Reassortment is the mixing of the genetic material of a species into new combinations in different individuals. Several different processes contribute to reassortment, including assortment of chromosomes, and chromosomal crossover. It is particularly used when two similar viruses that are infecting the same cell exchange genetic material. In particular, reassortment occurs among influenza viruses, whose genomes consist of eight distinct segments of RNA. These segments act like mini-chromosomes, and each time a flu virus is assembled, it requires one copy of each segment.
If a single host (a human, a chicken, or other animal) is infected by two different strains of the influenza virus, then it is possible that new assembled viral particles will be created from segments whose origin is mixed, some coming from one strain and some coming from another. The new reassortant strain will share properties of both of its parental lineages.
Reassortment is responsible for some of the major genetic shifts in the history of the influenza virus. The 1957 and 1968 pandemic flu strains were caused by reassortment between an avian virus and a human virus, whereas the H1N1 virus responsible for the 2009 swine flu pandemic has an unusual mix of swine, avian and human influenza genetic sequences.
The reptarenavirus family, responsible for inclusion body disease in snakes, shows a very high degree of genetic diversity due to reassortment of genetic material from multiple strains in the same infected animal.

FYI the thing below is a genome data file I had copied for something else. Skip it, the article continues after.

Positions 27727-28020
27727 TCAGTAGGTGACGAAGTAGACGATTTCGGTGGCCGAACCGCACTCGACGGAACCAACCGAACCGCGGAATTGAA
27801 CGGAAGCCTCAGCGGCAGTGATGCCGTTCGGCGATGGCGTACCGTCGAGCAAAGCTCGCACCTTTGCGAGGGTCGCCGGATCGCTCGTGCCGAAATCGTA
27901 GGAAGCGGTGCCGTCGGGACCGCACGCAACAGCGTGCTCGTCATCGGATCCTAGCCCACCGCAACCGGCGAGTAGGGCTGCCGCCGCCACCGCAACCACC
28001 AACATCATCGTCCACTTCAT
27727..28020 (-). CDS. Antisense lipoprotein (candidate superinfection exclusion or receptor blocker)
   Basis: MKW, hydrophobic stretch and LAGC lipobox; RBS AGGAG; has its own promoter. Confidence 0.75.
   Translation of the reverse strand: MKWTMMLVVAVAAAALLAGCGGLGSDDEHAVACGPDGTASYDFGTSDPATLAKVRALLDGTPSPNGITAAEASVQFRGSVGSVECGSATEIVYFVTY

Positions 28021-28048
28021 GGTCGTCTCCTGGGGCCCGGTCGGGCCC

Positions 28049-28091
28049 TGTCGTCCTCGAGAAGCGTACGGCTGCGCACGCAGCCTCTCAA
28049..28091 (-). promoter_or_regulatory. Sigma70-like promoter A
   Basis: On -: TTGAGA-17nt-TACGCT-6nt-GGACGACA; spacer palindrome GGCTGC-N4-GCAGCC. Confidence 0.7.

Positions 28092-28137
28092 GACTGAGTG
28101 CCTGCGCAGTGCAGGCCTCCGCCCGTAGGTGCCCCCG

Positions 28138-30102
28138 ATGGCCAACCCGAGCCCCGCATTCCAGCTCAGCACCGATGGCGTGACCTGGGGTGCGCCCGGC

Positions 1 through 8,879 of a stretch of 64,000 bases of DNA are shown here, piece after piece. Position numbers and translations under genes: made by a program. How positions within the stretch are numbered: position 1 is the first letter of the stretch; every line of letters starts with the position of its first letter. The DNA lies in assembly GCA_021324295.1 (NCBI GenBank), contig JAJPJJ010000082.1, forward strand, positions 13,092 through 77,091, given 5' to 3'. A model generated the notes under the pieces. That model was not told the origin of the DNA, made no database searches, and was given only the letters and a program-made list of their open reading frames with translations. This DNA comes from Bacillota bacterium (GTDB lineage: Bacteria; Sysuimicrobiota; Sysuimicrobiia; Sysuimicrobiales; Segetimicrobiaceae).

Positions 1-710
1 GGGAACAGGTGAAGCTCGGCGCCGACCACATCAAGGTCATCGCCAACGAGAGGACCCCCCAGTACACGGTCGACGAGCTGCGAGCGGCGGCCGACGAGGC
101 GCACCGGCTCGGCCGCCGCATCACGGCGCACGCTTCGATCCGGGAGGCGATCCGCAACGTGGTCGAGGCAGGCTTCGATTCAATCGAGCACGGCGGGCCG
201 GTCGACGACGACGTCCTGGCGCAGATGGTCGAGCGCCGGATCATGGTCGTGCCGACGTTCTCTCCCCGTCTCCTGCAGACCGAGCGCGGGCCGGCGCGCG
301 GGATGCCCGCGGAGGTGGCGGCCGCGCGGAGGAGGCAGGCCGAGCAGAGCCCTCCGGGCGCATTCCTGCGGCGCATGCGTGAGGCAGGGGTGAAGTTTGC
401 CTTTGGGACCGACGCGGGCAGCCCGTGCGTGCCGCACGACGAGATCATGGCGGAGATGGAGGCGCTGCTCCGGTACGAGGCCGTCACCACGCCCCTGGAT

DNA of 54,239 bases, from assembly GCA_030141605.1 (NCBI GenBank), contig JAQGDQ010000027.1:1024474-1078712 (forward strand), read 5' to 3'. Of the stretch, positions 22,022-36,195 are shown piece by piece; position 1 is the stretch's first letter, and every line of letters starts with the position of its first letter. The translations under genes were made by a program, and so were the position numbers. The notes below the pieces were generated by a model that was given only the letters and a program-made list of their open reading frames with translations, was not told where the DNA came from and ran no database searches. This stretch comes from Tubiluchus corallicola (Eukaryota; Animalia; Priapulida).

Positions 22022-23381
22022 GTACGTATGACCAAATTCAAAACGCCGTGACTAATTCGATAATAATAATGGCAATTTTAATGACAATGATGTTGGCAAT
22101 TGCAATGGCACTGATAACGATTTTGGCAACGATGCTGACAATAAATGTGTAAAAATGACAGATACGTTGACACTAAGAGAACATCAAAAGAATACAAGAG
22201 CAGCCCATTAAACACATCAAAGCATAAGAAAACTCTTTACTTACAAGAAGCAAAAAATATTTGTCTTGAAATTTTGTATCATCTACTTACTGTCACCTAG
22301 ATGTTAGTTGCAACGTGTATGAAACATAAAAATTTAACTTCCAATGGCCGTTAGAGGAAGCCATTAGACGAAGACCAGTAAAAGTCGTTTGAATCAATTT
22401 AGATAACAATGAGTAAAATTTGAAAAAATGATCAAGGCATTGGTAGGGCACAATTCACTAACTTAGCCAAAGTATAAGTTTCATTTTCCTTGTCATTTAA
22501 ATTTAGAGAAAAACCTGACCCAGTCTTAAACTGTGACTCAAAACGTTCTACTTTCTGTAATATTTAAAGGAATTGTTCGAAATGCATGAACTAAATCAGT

When influenza viruses are inactivated by UV irradiation or ionizing radiation, they remain capable of multiplicity reactivation in infected host cells. If any of a virus’s genome segments is damaged in such a way as to prevent replication or expression of an essential gene, the virus is inviable when it, alone, infects a host cell (single infection). However when two or more damaged viruses infect the same cell (multiple infection), the infection can often succeed (multiplicity reactivation) due to reassortment of segments, provided that each of the eight genome segments is present in at least one undamaged copy.
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- An animation from hhmi.org illustrating the process
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- Simon-Loriere, Etienne; Holmes, Edward C. (2011). "Why do RNA viruses recombine?". Nature Reviews Microbiology. 9 (8): 617–626. doi:10.1038/nrmicro2614. PMC 3324781. PMID 21725337. Offers a good introduction with figures on the concept of reassortment (as well as recombination).